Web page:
1. Foolish; silly; simple; ignorant; also, weak; effeminate. [Obs.] Gower.
"But say that we ben wise and nothing nice." -- Chaucer.
2. Of trifling moment; unimportant; trivial. [Obs.]
"The letter was not nice, but full of charge Of dear import." -- Shak.
3. Overscrupulous or exacting; hard to please or satisfy; fastidious in small matters.
"Curious not knowing, not exact but nice." -- Pope.
"And to taste Think not I shall be nice." -- Milton.
4. Delicate; refined; dainty; pure.
"Dear love, continue nice and chaste." -- Donne.
"A nice and subtile happiness." -- Milton.
5. Apprehending slight differences or delicate distinctions; distinguishing accurately or minutely; carefully discriminating; as, a nice taste or judgment. "Our author happy in a judge so nice." Pope. "Nice verbal criticism." Coleridge.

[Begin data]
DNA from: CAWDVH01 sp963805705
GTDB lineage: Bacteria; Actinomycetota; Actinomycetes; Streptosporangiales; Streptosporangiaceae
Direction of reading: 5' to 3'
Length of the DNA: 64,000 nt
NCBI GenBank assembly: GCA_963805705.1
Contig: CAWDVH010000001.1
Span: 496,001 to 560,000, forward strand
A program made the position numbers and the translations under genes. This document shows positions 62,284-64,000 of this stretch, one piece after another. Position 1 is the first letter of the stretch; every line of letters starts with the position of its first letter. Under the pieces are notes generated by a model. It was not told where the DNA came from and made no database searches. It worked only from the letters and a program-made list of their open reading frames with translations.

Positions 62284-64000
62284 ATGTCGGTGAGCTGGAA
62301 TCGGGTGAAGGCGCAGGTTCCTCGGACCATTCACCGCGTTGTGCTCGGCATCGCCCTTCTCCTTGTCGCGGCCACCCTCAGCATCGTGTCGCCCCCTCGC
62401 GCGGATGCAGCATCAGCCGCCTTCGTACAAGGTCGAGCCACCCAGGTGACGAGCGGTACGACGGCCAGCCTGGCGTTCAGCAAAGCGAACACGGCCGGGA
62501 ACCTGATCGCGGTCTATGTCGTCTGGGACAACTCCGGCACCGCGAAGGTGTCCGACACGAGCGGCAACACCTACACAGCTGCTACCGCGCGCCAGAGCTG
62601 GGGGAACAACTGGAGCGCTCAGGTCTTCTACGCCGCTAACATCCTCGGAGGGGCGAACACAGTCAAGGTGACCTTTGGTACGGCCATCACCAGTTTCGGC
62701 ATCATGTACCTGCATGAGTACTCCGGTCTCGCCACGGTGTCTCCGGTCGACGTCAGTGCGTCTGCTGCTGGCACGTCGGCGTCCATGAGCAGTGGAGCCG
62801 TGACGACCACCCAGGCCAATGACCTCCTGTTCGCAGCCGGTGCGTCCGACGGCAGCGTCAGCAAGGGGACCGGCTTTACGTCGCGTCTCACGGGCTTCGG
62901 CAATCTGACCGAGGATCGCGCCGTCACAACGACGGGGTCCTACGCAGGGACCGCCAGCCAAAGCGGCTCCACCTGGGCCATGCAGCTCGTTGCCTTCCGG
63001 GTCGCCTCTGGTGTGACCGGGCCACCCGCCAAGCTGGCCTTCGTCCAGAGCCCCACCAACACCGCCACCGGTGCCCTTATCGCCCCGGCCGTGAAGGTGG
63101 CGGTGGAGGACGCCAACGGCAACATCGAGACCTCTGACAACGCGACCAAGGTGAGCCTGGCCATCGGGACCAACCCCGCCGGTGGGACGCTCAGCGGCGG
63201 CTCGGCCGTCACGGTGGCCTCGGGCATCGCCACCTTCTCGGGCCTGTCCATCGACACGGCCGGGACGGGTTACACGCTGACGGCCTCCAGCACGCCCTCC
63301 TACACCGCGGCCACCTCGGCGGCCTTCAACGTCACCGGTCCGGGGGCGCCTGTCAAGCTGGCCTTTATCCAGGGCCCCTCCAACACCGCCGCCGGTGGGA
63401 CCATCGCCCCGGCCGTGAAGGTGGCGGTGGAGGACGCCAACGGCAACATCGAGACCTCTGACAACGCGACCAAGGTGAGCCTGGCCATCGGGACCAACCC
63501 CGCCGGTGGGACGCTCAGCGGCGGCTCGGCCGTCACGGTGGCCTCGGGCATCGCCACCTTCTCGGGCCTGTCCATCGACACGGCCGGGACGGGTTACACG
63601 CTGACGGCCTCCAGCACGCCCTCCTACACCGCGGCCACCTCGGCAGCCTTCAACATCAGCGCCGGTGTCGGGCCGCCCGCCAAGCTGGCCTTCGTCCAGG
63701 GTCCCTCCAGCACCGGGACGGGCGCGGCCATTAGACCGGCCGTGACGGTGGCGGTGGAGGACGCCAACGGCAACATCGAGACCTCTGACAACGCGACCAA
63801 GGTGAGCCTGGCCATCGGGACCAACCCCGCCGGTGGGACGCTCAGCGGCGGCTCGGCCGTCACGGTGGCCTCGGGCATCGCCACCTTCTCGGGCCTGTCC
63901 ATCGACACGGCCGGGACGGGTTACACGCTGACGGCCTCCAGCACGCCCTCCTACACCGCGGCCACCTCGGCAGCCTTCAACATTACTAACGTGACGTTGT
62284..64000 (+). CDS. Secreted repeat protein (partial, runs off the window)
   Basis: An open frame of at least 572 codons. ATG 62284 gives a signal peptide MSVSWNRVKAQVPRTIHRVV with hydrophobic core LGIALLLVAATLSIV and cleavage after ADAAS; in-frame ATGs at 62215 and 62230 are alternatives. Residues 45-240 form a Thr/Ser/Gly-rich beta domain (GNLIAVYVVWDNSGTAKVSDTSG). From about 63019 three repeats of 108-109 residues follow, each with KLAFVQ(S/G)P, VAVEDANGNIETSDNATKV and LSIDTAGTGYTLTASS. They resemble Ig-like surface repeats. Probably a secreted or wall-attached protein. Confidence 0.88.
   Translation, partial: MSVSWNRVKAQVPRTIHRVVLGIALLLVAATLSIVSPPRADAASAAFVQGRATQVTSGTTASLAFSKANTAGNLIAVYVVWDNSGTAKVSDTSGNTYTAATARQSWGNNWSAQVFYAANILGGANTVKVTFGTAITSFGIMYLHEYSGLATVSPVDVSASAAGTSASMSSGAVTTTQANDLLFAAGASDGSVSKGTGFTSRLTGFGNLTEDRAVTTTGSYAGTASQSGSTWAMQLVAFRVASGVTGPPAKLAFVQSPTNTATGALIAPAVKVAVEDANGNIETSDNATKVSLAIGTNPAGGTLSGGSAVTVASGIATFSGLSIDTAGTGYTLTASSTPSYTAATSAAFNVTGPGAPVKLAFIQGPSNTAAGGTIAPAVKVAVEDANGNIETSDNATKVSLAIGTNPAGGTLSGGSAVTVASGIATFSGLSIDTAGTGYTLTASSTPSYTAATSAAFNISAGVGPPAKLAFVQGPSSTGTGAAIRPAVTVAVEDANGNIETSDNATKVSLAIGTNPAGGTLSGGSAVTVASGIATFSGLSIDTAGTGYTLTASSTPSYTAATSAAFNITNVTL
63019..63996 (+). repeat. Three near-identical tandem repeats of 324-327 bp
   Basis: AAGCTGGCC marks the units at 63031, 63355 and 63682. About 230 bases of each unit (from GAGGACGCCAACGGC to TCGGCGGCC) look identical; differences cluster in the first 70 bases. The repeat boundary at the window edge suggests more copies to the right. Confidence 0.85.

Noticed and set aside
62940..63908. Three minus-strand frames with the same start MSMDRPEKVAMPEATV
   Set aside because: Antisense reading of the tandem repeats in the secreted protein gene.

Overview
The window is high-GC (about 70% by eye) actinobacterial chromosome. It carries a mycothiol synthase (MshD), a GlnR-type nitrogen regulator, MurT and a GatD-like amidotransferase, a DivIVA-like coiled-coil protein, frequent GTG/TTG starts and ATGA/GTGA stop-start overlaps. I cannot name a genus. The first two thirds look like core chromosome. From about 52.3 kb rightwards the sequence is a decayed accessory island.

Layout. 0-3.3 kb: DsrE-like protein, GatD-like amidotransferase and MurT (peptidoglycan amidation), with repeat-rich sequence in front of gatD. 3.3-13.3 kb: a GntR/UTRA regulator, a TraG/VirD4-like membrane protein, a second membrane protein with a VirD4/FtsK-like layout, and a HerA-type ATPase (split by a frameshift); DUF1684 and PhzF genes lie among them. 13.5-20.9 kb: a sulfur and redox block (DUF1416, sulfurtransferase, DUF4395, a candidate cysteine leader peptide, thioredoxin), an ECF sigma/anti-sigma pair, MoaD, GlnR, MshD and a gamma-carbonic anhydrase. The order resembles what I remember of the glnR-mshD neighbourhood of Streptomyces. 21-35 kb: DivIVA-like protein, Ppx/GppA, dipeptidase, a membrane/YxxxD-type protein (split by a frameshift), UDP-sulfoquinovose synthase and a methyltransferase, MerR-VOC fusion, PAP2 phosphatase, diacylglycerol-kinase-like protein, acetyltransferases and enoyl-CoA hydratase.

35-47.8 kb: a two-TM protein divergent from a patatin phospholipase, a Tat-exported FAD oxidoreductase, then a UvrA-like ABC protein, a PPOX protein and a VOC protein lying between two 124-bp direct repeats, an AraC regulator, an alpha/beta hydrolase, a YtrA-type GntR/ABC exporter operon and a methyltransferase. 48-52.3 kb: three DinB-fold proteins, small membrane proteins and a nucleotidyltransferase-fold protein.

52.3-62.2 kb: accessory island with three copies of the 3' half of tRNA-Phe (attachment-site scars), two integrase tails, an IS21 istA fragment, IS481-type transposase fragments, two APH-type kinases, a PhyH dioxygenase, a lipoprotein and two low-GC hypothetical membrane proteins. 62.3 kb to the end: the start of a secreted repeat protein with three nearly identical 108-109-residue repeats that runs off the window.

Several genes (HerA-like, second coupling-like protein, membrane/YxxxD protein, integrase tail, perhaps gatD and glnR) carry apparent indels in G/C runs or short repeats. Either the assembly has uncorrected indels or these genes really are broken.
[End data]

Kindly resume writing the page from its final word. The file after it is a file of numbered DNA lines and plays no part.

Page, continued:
6. Done or made with careful labor; suited to excite admiration on account of exactness; evidencing great skill; exact; fine; finished; as, nice proportions, nice workmanship, a nice application; exactly or fastidiously discriminated; requiring close discrimination; as, a nice point of law, a nice distinction in philosophy.
"The difference is too nice Where ends the virtue, or begins the vice." -- Pope.
7. Pleasing; agreeable; gratifying; delightful; good; as, a nice party; a nice excursion; a nice person; a nice day; a nice sauce, etc. [Loosely & Colloquially]
To make nice of
to be scrupulous about. [Obs.] Shak.
Syn. -- Dainty; delicate; exquisite; fine; accurate; exact; correct; precise; particular; scrupulous; punctilious; fastidious; squeamish; finical; effeminate; silly.